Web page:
In any case, Migi tries to keep it simple. It doesn’t try to worry about the morals or the ethics behind any of his actions. It simply looks out for itself… that’s the theory, anyway. When given the opportunity to join up with another parasite, however, Migi makes the quick decision to defend Shinichi. Migi claims that it just wasn’t sure if switching over to the other body was possible, and to an extent, Migi has been a straightforward character. There isn’t much evidence to suggest that our parasitic friend is a deceiver. At the same time, however, it quickly went to sleep shortly after the fight as if it needed to think things over. This seems to suggest that while Migi does primarily look out for itself, it is very much interested in Shinichi’s point of view. Our parasitic friend basically has an intellectual curiosity. It wants to stick around Shinichi and observe his mindset some more.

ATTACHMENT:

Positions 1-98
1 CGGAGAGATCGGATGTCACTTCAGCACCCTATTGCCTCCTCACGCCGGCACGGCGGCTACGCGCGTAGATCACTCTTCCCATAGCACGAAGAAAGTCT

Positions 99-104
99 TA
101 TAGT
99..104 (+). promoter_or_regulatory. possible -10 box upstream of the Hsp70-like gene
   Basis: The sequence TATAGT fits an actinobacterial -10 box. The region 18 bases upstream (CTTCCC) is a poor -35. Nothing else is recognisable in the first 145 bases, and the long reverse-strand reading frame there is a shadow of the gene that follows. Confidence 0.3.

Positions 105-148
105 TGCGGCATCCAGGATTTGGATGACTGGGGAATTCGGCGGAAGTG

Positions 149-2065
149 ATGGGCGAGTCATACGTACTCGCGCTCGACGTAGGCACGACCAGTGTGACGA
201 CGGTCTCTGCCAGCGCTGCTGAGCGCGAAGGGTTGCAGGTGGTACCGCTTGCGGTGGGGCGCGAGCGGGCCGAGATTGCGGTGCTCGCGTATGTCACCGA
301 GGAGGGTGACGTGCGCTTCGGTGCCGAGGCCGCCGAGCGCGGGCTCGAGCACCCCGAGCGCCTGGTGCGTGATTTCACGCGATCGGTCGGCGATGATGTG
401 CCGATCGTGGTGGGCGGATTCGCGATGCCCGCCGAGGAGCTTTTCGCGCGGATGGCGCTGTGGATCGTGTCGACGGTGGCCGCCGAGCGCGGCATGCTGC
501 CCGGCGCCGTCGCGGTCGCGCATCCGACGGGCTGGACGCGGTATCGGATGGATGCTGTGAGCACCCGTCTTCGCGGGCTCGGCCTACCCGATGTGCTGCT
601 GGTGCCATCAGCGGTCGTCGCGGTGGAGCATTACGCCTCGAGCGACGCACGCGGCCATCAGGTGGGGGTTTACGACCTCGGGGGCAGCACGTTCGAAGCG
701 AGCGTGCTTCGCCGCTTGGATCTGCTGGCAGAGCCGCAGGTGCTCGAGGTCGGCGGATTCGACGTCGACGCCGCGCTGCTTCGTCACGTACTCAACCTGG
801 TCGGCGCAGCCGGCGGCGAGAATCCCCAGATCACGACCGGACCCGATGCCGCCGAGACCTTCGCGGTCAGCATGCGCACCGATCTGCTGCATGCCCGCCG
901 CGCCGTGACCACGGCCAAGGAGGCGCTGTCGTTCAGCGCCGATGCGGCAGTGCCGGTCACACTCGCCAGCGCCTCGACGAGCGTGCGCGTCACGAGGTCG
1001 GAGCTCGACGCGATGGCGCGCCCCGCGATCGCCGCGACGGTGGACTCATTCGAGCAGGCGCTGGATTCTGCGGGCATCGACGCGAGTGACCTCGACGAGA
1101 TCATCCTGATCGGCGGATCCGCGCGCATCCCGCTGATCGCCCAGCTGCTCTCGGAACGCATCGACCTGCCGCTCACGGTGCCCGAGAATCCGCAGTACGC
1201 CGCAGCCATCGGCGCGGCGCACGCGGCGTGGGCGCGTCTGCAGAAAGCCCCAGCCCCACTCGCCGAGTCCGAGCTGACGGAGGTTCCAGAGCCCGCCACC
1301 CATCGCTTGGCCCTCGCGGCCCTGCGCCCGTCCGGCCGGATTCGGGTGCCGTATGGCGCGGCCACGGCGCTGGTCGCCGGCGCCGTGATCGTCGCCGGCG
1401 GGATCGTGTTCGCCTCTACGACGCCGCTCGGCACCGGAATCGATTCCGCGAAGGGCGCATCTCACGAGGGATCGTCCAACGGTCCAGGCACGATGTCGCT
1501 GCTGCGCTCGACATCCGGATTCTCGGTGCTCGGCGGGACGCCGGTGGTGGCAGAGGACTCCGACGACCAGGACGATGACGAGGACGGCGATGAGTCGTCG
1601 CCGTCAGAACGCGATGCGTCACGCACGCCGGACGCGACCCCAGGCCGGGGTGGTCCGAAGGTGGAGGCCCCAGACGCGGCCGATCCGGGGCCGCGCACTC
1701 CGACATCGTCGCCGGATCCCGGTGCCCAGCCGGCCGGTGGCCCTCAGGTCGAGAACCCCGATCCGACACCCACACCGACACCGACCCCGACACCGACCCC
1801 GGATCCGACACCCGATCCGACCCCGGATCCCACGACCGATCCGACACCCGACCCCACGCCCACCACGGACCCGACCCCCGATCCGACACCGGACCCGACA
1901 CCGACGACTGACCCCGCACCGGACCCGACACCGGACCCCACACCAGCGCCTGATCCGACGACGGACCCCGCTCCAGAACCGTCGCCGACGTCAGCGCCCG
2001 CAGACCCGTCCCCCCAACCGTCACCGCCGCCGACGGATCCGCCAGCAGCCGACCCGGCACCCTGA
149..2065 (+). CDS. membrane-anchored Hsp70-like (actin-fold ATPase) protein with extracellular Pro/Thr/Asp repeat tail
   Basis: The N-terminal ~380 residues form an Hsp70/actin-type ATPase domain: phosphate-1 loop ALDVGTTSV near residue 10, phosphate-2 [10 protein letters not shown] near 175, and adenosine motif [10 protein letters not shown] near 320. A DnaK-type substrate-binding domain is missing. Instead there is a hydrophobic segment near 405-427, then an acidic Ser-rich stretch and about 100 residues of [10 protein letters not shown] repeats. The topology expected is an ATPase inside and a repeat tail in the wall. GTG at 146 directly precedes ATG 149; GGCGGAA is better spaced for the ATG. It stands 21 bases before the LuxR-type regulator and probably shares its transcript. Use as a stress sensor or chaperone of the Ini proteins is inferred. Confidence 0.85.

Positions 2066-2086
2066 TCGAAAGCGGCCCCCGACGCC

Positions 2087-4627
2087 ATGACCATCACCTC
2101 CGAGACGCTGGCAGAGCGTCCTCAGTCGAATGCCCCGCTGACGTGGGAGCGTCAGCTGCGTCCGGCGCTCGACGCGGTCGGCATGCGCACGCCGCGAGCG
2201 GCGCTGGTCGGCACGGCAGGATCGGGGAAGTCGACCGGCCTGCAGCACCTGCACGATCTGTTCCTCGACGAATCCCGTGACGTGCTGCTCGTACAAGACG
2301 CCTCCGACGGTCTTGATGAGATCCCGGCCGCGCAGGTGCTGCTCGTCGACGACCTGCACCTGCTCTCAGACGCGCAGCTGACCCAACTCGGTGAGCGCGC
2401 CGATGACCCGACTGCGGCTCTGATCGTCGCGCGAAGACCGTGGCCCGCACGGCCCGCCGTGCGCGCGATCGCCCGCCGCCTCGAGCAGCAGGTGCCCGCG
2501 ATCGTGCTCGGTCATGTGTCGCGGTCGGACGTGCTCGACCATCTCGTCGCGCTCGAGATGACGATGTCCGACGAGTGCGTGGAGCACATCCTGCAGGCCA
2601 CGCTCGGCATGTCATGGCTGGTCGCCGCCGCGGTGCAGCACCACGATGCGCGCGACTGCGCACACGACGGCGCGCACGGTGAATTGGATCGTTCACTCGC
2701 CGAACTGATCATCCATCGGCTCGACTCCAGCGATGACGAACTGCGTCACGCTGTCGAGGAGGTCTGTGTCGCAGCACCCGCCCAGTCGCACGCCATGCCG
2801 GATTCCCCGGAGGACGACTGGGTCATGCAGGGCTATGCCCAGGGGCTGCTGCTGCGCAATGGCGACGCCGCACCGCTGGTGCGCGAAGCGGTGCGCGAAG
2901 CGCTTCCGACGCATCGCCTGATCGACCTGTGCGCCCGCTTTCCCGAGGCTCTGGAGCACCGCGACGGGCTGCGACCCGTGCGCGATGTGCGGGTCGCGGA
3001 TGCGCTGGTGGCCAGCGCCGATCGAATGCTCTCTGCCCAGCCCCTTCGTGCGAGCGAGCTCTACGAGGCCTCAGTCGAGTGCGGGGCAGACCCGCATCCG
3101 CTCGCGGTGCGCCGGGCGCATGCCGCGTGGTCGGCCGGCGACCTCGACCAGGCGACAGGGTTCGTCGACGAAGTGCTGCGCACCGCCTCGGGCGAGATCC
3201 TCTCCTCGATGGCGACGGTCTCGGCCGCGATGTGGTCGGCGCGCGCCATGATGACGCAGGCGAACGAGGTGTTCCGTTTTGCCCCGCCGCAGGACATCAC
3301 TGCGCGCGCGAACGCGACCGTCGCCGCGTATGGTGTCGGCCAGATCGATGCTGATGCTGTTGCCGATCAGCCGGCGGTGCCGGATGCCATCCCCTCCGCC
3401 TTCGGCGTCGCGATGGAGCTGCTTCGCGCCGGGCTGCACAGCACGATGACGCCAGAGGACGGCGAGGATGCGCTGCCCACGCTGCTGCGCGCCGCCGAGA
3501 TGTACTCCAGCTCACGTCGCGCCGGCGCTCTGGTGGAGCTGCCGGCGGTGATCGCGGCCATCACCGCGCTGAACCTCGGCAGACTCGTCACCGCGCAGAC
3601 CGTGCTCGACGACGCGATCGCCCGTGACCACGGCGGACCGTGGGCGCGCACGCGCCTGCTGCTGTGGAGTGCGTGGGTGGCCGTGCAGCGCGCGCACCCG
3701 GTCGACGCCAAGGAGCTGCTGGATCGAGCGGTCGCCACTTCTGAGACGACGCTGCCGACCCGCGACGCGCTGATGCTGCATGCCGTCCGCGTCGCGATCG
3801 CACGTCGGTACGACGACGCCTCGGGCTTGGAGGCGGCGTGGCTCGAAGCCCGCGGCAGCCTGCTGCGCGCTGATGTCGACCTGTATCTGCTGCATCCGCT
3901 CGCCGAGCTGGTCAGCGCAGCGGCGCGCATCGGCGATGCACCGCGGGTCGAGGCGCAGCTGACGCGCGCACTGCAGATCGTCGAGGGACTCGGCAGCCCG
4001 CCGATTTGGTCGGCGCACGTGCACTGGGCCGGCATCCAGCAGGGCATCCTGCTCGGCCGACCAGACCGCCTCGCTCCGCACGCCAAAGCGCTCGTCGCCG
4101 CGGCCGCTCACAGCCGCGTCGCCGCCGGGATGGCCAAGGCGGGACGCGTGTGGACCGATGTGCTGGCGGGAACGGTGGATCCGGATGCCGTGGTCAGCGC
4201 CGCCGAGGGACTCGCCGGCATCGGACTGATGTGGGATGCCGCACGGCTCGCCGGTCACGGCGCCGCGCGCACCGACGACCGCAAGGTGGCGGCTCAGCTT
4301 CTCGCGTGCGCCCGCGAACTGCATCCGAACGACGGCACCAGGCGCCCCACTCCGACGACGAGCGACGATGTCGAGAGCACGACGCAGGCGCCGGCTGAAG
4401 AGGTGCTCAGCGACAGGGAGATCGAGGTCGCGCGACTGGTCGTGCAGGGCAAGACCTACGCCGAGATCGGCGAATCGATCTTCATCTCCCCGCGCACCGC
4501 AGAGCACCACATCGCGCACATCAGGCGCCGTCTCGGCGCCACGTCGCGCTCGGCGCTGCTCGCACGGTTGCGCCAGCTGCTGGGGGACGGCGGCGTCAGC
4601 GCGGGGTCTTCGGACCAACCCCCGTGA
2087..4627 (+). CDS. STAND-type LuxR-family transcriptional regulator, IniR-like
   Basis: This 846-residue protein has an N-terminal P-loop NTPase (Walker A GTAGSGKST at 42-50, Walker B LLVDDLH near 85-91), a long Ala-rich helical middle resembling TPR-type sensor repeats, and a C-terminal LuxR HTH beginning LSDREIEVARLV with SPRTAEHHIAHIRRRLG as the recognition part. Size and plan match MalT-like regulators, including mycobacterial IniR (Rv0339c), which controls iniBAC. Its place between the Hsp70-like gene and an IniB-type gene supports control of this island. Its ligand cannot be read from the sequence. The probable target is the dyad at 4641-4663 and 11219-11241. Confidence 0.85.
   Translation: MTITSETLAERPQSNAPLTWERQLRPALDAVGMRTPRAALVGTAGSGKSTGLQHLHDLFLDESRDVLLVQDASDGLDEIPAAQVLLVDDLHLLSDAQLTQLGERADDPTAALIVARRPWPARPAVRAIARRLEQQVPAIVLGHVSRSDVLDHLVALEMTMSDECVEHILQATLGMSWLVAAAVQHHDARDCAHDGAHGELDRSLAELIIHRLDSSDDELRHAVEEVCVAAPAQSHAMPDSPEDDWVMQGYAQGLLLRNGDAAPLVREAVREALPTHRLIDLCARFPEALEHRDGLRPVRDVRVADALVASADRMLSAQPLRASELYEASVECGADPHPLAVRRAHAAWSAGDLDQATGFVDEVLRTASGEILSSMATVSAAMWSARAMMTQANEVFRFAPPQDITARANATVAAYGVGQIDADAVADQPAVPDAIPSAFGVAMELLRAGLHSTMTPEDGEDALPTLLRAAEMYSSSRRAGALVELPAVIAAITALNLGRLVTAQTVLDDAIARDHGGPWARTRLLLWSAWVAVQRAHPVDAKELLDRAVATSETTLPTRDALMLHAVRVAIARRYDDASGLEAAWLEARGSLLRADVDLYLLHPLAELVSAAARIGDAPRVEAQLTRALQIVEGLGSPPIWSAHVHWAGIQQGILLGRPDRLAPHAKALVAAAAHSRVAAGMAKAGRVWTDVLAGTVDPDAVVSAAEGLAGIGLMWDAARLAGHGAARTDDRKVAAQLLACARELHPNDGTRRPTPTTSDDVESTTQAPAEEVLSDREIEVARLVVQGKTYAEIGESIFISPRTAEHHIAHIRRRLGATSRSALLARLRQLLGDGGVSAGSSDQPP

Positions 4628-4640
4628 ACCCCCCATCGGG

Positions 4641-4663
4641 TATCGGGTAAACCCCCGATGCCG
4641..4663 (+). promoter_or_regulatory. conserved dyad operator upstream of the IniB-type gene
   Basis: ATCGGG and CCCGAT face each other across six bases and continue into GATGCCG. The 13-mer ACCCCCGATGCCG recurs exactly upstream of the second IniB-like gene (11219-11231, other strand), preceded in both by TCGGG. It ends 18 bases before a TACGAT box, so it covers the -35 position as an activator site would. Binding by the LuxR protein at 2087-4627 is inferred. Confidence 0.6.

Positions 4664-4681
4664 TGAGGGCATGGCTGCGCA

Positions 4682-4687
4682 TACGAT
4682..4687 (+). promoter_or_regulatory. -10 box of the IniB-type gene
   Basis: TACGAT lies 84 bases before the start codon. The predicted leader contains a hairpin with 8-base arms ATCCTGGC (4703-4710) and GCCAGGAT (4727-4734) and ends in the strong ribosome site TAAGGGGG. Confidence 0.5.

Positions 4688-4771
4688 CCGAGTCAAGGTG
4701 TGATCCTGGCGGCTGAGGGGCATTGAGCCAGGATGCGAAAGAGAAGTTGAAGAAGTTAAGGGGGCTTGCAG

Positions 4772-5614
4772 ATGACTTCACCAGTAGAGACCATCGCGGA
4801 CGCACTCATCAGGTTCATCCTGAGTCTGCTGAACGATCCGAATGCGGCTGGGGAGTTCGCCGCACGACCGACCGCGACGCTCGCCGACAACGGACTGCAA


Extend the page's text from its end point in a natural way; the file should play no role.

And if we’ve already seen signs of Shinichi’s personality undergoing a change, then we’re seeing the same with Migi. This intellectual curiosity doesn’t really help Migi survive. If ensuring its own well-being was the only thing it cared about, Migi would’ve done everything its power to assume as much control of Shinichi as possible. And sure, it has threaten to take Shinichi’s eyes out from time to time, but that’s only because Shinichi suggested that he tell the authorities all about Migi. Otherwise, Migi lets Shinichi does his own thing. Migi even lets Shinichi involve himself in fights that could endanger the both of them. My point is, even if Migi might never agree with Shinichi’s brand of selflessness and justice, it’s at least curious about it. And that sort of curiosity already sets Migi apart from the other alien parasites. One can argue that the alien parasites are all intelligent, but Migi’s the only one that seems to want to understand.